When it comes to TV viewing, paid or free online streaming services are the first destination for 55% of U.S. broadband consumers, compared to 39% heading first to traditional linear, DVR or VOD pay-TV services, according to Hub Entertainment Research’s latest “default” viewing sources study.
Last year, online/OTT sources were the default for 50% of those surveyed, and 42% went first to pay-TV sources. (The rest are those who default to viewing over-the-air, from an antenna.)
For this year’s research, Hub surveyed a census-balanced sample of 1,616 U.S. adults 16 to 74 who have broadband and watch at least an hour of TV per week. Data collection was completed in August.
As recently as 2019, pay-TV sources accounted for half of viewers’ total TV time. Now, it’s down to
Hub, which began studying viewing-source defaults in 2013, reports that while the percentages of consumers defaulting to live TV from cable, satellite or telcos have been declining within every age group, the trend is particularly pronounced among younger consumers.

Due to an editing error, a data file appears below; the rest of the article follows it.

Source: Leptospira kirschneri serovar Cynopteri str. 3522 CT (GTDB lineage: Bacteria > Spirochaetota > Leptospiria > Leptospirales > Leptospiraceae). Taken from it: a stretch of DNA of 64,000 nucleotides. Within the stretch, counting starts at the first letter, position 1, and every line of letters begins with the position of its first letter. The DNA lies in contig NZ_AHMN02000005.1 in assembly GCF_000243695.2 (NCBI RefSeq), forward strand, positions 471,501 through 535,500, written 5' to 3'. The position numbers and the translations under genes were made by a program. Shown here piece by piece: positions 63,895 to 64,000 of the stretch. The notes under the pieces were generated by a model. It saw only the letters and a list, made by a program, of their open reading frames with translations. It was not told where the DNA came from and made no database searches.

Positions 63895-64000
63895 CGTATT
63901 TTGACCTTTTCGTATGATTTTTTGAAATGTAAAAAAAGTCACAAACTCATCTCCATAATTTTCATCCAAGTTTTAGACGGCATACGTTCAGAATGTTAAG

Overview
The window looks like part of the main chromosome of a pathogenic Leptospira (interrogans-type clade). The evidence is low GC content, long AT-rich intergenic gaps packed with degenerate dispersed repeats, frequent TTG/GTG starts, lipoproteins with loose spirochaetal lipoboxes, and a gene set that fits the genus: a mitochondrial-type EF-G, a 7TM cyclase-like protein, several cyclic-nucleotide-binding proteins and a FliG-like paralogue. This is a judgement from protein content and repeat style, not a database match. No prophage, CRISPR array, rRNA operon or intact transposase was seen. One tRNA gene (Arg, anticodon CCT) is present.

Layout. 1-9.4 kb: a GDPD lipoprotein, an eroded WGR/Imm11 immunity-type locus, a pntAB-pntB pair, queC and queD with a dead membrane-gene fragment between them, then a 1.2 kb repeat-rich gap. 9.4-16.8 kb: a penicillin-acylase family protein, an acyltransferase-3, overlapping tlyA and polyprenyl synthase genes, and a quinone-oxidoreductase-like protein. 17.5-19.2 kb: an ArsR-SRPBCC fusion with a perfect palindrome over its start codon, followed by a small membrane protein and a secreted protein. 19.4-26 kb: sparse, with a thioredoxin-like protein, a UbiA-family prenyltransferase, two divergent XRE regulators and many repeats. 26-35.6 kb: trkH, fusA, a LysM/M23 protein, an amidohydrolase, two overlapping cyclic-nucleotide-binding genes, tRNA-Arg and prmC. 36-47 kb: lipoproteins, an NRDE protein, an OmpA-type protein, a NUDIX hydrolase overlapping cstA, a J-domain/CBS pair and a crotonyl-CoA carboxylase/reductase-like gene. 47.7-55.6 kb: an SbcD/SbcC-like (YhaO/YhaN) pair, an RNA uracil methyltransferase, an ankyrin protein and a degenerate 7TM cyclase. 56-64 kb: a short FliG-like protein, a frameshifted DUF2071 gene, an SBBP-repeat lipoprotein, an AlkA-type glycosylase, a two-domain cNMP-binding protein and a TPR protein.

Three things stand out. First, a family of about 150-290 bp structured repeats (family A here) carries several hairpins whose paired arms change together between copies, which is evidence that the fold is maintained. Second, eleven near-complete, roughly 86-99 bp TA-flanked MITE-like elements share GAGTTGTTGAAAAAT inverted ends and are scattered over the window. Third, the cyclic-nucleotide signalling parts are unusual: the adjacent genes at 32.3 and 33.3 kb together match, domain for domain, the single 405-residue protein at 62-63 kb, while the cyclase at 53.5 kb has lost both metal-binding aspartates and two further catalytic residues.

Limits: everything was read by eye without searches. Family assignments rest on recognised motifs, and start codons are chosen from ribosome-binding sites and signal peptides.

Currently, just 11% of those 18 to 34 tune in first to live channels — down from 14% last year and 21% in 2019.
Younger consumers are also the primary force behind a significant decline in Netflix’s stance as the go-to streaming service.
Until 2018, Netflix was on track to surpass traditional pay-TV as the default choice. But while it’s still by far the streaming service default leader — and it’s the overall default platform for a fifth of consumers — it’s lost three points since 2020.
Meanwhile, the other four most popular streaming services—Hulu, Amazon Prime Video, Disney+, and HBO Max — have gained four points in the past year alone.
Those 18 to 34 are still the most likely to default to Netflix — 31%, versus 20% among those 35-54 and 6% among those 55 and up. But the Netflix bias among the youngest group dropped by eight points in the last year alone, as their tendency to default to the other big streamers has increased.
As for the overall scenario, the average number of TV sources has risen from three in 2018 to nearly six currently, thanks to new streaming platforms — including the rapidly expanding free, ad-supported options — combined with many providers’ shift to making their best content available on streaming platforms.
And while the number with streaming-only services hasn’t changed much in the past year, the traditional-TV-only group has dropped by half.
Still, seven in 10 use both streaming and traditional — up nearly 10 points since last year.